Azerbaijan condemns Armenia’s efforts to abuse issues humanitarian assistance for malign purposes - Yashar Aliyev
Azerbaijan condemns Armenia’s efforts to abuse issues humanitarian assistance for malign purposes, Permanent Representative of Azerbaijan to the United Nations Yashar Aliyev said, addressing the open debate in connection with "Famine and conflict-induced global food insecurity" under the agenda item "Maintenance of international peace and security" of the UN Security Council, News.az reports.
"I would like to start by thanking the USA Presidency for convening this important meeting on the topic, to which Azerbaijan attaches particular importance.
Back in 2021, Azerbaijan contributed to the Council’s open debate on “Conflict and hunger”, by submitting a written statement of the Minister of Foreign Affairs.
The Security Council’s relevant resolution 2417 (2018) recognized that conflict can impact food security both directly and indirectly, inter alia by displacing people from land, livestock grazing areas, and fishing grounds, or by destruction of agricultural assets and disruptions to food systems.
Azerbaijan experienced first-hand conflict-driven threats to its food security during nearly 30 years of occupation of some 20% of its territory by Armenia. The aggression caused long-term and severe damage to the food production capacity, with widespread land degradation, pillaged and destroyed water infrastructure and polluted water resources.
In particular, the mismanagement by Armenia of the Sarsang water reservoir, the centerpiece of the water supply network in the Karabakh region of Azerbaijan, provoked a humanitarian crisis, as 400,000 Azerbaijanis living in the downstream regions were deprived of water for both domestic and agricultural purposes, as well as caused severe environmental impacts such as soil erosion, dehydration, and desertification.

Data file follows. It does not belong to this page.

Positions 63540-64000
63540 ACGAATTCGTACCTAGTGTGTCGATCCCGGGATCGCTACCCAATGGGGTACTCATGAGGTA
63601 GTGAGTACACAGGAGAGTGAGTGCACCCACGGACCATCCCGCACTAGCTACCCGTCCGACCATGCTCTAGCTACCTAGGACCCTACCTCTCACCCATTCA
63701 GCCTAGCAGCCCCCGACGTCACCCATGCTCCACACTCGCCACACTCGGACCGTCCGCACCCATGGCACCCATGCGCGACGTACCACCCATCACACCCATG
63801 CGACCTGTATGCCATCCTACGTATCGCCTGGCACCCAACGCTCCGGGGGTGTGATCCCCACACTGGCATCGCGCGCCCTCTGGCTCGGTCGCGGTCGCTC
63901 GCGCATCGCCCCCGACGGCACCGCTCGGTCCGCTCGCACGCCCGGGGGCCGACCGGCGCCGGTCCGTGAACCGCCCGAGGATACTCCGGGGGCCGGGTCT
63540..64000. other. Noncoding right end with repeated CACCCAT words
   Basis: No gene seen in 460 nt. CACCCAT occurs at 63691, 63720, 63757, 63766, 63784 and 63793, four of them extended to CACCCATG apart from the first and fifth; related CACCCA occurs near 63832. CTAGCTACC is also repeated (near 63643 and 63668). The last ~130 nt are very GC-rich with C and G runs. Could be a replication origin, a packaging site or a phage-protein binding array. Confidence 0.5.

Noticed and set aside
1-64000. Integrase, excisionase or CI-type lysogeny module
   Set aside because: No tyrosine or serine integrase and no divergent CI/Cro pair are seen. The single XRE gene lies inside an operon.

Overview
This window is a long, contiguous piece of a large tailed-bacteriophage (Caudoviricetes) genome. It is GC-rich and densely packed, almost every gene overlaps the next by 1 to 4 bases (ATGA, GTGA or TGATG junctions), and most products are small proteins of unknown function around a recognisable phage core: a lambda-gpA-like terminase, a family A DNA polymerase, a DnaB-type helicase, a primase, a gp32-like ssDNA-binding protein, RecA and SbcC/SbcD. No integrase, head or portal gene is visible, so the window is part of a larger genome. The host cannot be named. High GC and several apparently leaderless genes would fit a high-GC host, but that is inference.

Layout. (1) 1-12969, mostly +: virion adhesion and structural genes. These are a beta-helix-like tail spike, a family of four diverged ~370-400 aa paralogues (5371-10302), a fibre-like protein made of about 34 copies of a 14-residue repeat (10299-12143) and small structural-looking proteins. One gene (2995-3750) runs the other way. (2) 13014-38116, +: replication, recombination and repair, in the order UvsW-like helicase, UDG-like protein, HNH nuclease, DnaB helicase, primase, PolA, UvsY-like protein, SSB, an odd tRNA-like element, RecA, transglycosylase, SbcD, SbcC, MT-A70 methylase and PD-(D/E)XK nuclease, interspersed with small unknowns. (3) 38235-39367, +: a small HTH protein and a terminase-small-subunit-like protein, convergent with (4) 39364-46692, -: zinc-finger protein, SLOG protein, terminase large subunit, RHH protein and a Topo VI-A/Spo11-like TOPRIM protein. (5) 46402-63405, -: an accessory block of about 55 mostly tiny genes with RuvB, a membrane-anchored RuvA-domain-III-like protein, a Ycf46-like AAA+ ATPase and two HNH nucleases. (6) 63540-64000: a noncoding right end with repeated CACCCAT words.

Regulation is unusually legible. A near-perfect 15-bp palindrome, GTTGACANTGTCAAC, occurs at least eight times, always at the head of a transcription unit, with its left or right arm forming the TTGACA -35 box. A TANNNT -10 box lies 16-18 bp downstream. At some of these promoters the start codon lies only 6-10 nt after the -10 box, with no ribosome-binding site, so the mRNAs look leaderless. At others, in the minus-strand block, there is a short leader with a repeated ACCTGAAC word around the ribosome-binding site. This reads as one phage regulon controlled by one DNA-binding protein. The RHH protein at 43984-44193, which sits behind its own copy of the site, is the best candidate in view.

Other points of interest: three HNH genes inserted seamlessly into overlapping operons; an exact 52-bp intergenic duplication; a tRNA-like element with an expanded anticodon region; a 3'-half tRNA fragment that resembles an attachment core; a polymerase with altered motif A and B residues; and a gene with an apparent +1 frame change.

Those negative impacts remain ongoing to date, along with the continued severe pollution of transboundary rivers, in particular Okchuchay and Araz, flowing from Armenia into Azerbaijan.
Substantial areas of Azerbaijan’s farmland were spoiled and fragmented by the construction of trenches, tunnels and other defensive fortifications by Armenia.
The decades-long military engineering activities of Armenia have caused significant land disturbance impacting vegetation cover, water infiltration, and surface water flows.
Most disturbingly, Armenia planted over 1.5 million landmines on our territories, contaminating over 3000 sq miles of Azerbaijan’s land, half of which are previously arable territories.
The refusal by Armenia to disclose the exact location of landmines has already claimed 57 innocent lives and severely injured 247 persons. In addition, this obstructs reconstruction, re-integration, and rehabilitation of those areas, delaying the safe reclamation of the highly fertile agricultural lands vital for food security.
In her message to the Second International Conference on Mine Action held this May in Azerbaijan, UNMAS Director qualified Azerbaijan “as one of the countries most densely contaminated by landmines and explosive remnants of war”.
As in its resolution 2417, today’s Security Council Presidential Statement particularly expressed “its deep concern over the serious humanitarian threat posed to civilians by landmines, explosive remnants of war and improvised explosive devices in affected countries, which has serious and lasting social and economic consequences, including regarding food security for the populations of such countries”.